Gantt Chart — What is it? And how to use it?

Kevin Chakornsiri
Sep 7, 2019 · 3 min read

One of the important jobs of being a project manager is being able to overview the whole process of the project. Knowing what happened, happening, and going to happen is crucial for a PM to make every decision.

During development, many activities are happening at the same time. PM must control these activities to ensure that they are completed before the deadline. Gantt chart is a very helpful tool to help the user visualize and analyze the progress of all the tasks.

An example of a Gantt Chart

As you can see, all the tasks that needed to be done are on the left side, and the timeline is on the right. A PM will monitor each task day by day and get progress and updates from each team. This helps PM and the team know whether the task can be finished on time.

In this article, we’ll be teaching you on how to create one and use it effectively.

Creating a Gantt Chart

Step 1: Creating/Getting a Template

There are plenty of Gantt Chart templates online that you can download. Choose the one that fits onto your working model. If you’re not sure which one to use, there is a template from us, which you can download it from here.

Alternatively, you can use web/mobile application to set up your own chart. These applications may be more convenient to use and have more features such as cloud syncing, but there may be an additional cost to use some function.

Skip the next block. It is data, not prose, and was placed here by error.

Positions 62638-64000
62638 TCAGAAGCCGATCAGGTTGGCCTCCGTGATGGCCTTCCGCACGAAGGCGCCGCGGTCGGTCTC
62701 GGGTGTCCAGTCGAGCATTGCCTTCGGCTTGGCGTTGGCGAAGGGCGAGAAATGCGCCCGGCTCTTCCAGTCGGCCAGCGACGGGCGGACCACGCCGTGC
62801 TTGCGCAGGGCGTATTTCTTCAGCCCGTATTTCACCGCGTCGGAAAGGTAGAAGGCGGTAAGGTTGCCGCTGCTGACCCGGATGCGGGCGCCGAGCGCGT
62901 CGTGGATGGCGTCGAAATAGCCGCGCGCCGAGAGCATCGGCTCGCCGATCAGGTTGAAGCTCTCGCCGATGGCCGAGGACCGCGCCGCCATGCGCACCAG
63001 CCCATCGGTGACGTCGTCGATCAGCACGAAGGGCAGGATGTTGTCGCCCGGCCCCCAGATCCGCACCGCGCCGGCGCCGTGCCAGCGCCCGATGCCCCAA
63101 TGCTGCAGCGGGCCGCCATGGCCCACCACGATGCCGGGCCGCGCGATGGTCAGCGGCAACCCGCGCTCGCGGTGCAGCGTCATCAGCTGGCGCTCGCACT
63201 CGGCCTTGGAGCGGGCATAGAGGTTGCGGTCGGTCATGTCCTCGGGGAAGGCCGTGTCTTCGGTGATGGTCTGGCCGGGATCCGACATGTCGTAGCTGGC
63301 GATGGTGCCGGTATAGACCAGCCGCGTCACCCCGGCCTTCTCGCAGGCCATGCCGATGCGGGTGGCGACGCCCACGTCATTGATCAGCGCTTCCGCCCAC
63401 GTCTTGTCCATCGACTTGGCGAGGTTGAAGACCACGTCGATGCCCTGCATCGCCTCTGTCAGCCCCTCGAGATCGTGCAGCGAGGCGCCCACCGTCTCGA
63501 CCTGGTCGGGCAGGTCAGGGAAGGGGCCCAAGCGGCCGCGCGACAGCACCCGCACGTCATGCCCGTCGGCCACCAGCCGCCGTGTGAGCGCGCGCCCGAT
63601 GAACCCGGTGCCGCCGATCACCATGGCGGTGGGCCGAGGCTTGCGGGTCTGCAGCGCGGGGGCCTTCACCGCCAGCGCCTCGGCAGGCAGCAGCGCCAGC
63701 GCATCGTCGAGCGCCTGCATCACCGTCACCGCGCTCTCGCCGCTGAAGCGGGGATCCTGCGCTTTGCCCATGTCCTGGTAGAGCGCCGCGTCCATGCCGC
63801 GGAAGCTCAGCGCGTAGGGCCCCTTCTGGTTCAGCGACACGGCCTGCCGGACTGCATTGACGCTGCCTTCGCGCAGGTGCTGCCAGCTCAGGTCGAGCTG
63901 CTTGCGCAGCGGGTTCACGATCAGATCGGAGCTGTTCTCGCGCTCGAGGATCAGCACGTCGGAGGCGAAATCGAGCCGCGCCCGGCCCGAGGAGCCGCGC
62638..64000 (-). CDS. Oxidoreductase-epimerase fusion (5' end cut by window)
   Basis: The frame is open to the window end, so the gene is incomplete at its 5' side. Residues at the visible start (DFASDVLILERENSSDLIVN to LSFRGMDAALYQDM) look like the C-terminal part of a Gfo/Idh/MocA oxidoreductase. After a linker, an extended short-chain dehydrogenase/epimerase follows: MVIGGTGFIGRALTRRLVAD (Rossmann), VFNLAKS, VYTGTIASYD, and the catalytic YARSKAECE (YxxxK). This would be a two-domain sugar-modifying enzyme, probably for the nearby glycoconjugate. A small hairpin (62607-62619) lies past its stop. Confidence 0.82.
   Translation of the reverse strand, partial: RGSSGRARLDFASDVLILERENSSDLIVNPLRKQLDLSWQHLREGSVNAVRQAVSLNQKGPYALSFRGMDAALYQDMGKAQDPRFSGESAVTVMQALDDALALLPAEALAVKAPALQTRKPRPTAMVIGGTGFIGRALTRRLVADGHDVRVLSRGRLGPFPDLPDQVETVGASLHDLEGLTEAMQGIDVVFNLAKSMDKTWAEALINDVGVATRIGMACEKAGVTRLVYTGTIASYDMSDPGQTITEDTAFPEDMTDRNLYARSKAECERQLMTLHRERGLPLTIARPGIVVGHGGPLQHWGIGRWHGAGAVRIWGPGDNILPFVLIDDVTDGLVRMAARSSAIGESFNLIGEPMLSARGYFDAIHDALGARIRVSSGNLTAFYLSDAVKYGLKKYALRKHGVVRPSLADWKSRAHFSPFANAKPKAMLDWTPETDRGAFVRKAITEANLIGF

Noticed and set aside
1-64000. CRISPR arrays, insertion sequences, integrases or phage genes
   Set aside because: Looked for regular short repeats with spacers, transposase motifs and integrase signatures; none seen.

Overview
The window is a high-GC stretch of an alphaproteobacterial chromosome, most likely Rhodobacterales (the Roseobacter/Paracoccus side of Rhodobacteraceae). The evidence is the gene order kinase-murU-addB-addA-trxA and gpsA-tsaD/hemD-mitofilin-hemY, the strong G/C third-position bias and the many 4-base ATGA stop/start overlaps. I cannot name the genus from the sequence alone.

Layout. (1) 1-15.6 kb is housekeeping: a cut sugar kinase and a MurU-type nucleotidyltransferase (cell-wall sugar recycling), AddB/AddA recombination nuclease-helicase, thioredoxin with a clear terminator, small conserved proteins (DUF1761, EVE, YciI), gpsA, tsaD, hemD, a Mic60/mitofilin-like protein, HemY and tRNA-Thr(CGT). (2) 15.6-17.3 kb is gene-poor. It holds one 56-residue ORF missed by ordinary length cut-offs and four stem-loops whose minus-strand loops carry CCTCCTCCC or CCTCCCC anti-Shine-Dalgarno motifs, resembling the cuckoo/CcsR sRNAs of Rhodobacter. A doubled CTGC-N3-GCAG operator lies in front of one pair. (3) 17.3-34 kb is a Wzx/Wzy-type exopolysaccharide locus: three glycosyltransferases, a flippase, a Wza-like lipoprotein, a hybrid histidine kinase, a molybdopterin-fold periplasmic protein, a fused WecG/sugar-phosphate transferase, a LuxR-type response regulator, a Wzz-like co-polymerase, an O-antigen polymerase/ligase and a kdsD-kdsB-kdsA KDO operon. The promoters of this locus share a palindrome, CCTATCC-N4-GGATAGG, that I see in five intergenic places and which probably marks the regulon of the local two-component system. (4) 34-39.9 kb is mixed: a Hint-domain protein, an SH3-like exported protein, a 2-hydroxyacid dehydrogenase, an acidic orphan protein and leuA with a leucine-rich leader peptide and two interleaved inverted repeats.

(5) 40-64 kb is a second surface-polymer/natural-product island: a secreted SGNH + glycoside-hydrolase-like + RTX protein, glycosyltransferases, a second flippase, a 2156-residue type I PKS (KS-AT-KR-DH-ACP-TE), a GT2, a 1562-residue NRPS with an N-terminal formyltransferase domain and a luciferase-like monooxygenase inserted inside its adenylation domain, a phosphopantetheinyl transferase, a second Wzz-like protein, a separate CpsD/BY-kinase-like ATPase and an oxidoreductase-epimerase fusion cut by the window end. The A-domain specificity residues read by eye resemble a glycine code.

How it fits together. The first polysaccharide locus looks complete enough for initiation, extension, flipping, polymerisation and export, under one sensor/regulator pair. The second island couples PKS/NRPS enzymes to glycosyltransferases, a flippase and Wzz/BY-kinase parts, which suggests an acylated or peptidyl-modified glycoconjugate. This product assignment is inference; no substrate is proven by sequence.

Step 2: Collecting the Tasks

For each division in your team, ask them to list the essentials tasks and the duration of it to you. Ask them to identify whether the task is “sequential/linear” or “parallel”.

- A “sequential/linear” task is a task that is dependent on the previous task. In other word, you cannot work on it unless the previous task is completed.

- A “parallel” task is a task that can be done at the same time as other tasks.

Being able to identify both types of task can help optimize the time it takes to complete a project.

Step 3: Inputting the Tasks

You can use a template (Excel, Google Sheets, Numbers, etc.) or other programs (Trello, Gantter, etc.) depending on your workload. The first few columns should be the task lists, where each roll represents each task.

A task with its subtask

On the right, a timeline of each day is created where the colored block represents the duration of which the task is being worked on. It’s recommended that each task has its own individual color so that it can be clearly identified.

Step 4: Follow and monitor each day/week with the team

Once all the tasks have been set up, insert a vertical pole (long thin rectangle shape) to indicate which day we’re in.

A red line indicates the current date

Every day/week, PM will hold a meeting and track whether anyone is behind the schedule. The plan can always be shifted when needed to. This allows everyone in the team to clearly see all the process of the work.

In conclusion, Gantt Chart is a very useful management tool to let a team oversee the project’s workflow. Not only can it let the team plan of time, but also check whether everything is going according to plan. It’s a very easy thing to set up and requires little effort to make it works, as there is plenty of online template or application that can be used.




Thinc. is a student run organization whose aim is to incubate students for making impact to society by using IT development.

Kevin Chakornsiri

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Thinc. is a student run organization whose aim is to incubate students for making impact to society by using IT development.